- 30th Oct 2007, 11:53 AM #18
Nice work on the brickwork.
I would also agree that 100mm would be my choice.
This looks rather very straight forward.
I usually use f72 or f82 mesh meaning 7mm/ 8mm thick and 200mm square spacing, but an entire sheet would be a waste, and some 12mm reo would be a good choice.
As for the formwork, ideally form ply is the best option for the base and would have some temporary support in the middle.
Some timber or form ply for the sides which also needs to be supported.
It becomes a bloody mess when part of the form falls apart at the pouring stage.
Personally I would not use compressed fibro cement sheeting for form work [too expensive] nor would I use mdf, maybe in a pinch.
- 30th Oct 2007, 04:02 PM #19
- 1st Nov 2007, 10:13 PM #20
I have some 19mm yellow tongue flooring offcuts that will be big enough and I have enough reo. All that is stopping me is that I am waiting till the frame of the house is done, so the new slab won't be in the way of anything.
I will post more pics once I have made the formwork.
How long should I allow for the new slab to cure before I remove the temporary supports?
Thanks to all so far.
- 3rd Nov 2007, 03:03 PM #21
Just asking why you absolutely need to have a void under that slab?
Surely the best option would be to put plastic water barrier ( forte-con) around the inside of the brickwork and back fill with sand?
As for cureing time, the number that usually gets thrown around is 28 days, you could cover the top of the slab with plastic after you pour, This helps to stop the top drying out faster than the bottom and prevents cracking in the surface, ( it cures evenly).
And make sure you insulate the concrete slab from the side of your house.
Nice brickwork by the way.If you dont play it, it's not an instrument!
- 3rd Nov 2007, 06:39 PM #22
- 15th Nov 2007, 09:59 AM #23
greetings - here is something else for you to consider
in situtations i have encountered where an un-reinforced load-bearing masonry wall is supporting a slab, if the poured slab is not prevented from keying in to the top course of the bricks by a sheet of gal / plastic or similar then cracks will appear in the brickwork from the side-wise forces applied by the concrete.
the best method i have seen is a sheet of plastic laid up the entire outer face of the wall, over the top and a little to the inside - this will protect your very smartly done face-brickwork from getting concrete splatter all over it, as well as stopping the conc from tieing into the top of the wall itself.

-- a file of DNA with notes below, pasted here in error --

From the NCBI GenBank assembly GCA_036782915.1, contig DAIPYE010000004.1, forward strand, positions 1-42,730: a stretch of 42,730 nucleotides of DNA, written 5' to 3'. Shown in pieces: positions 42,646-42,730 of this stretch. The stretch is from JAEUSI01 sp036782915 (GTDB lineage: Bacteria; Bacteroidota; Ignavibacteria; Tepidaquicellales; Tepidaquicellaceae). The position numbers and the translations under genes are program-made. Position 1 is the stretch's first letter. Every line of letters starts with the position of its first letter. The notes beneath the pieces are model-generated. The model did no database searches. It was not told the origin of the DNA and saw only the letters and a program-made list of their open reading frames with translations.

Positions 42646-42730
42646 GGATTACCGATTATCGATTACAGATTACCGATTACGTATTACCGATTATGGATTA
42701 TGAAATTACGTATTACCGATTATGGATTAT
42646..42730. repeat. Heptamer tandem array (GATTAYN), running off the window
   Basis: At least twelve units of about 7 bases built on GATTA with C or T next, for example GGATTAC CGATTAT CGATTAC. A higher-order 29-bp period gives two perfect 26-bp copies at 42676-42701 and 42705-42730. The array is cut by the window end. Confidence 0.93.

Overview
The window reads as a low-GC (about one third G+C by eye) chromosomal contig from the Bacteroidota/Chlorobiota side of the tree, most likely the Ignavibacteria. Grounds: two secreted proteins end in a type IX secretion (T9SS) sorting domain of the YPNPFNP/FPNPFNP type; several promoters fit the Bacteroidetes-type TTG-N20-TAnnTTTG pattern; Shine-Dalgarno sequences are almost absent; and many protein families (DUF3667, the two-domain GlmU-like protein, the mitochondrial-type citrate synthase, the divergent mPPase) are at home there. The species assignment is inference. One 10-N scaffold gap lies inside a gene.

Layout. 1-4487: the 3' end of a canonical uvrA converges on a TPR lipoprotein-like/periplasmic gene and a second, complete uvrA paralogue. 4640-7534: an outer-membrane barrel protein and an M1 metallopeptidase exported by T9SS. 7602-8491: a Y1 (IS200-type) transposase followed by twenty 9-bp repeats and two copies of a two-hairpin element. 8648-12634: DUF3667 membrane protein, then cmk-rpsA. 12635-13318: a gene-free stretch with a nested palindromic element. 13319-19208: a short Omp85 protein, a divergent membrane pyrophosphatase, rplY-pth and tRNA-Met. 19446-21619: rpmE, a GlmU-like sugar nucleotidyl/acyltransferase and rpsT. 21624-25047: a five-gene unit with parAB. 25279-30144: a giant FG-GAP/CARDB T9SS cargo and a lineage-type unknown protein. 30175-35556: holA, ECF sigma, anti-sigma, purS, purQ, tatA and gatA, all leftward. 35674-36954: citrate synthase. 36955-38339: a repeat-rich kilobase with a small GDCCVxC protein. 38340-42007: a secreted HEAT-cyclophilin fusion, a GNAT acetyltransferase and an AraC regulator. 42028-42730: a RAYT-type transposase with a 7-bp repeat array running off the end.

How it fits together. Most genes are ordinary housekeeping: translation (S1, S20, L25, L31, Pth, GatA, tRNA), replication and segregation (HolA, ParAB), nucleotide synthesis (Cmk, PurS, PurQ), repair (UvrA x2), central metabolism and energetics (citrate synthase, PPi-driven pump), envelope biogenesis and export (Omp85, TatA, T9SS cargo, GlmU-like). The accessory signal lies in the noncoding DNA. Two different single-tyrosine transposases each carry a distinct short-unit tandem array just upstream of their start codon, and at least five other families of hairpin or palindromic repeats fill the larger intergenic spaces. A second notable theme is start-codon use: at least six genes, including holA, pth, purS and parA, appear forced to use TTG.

another option, if you were to use a pre-cast concrete panel then the problem may be avoided - then all you would need to do is lift it in place once it has cured for a suitable period of time, say, 28 days. another would be to put mortar along the top course & let it cure before forming & pouring your slab.
- 15th Nov 2007, 10:23 AM #24Senior Member
- Join Date
- Feb 2006
You would have to be pretty tough to lift a concrete panel ?
- 15th Nov 2007, 10:42 AM #25
as they say, the devil's in the details
(but then, someone once said god is in the details as well? does that mean god and the devil are both in the details? or can only one exist there at any given time? could it mean that god is the devil, taking on the suitable form depending on what side of the bed he got up on this morning? maybe it depends on the detail itself? if it's a mongrel detail then it could be the devil, and if it was a mongrel detail that worked out it could be god? what about the boring old run-of-the-mill details? do they also get graced by god &/ the devil? what if it was one of many of the same details? the first one works out but it was hard, then the rest of them come in just fine? and the biggest question of all, why don't they answer all of this in one of the aussie standards?)
maybe pour it on a platform right next to the brick then slide it across on rails, jack it up, take the rails out then lower it? or cast in a lifting lug then hoist it into place with a clever arrangement of pulleys and string? archimedes would be happy to help!
- 16th Nov 2007, 12:33 AM #26
slip joint for that. Two strips of galv sheet metal with grease between them. Socrates asked this question;
"Is the pious loved by the gods because it is pious, or is it pious because it is loved by the gods?"
And my old mate Al said this;
"I cannot imagine a God who rewards and punishes the objects of his creation and is but a reflection of human frailty." Albert Einstein
- 18th Nov 2007, 11:01 PM #27
The new door was delivered late last week and will be fitted this week.
Then it's slab makin time...
I will post more pics when I get to that stage.
- 4th Feb 2008, 04:55 PM #28
We have a FRAME, we have a DOOR, we have a SLAB and we have much RAIN.
Why does it always bloody rain when I pour concrete?
I ended up making it 170mm thick, the same height as the steps and I used 65 X 65 X 5 gal RHS on three sides to support the slab. I used 12mm rebar @ about 125 centres, welded in a grid and made a removable timber formwork which will come off early in march.
Pics will follow when I remove the plastic covers.
- 6th Feb 2008, 11:58 AM #29
Pics as promised
1. The formwork supporting the slab
2. The finished slab, waiting to be tiled (eventually)
- 7th Feb 2008, 04:50 PM #30Senior Member
- Join Date
- Feb 2008
thats a solid set of stairs/ landing ! you could use that void as a bomb shelter
- 8th Feb 2008, 04:44 PM #31
Great idea! now where to get a shrink ray machine...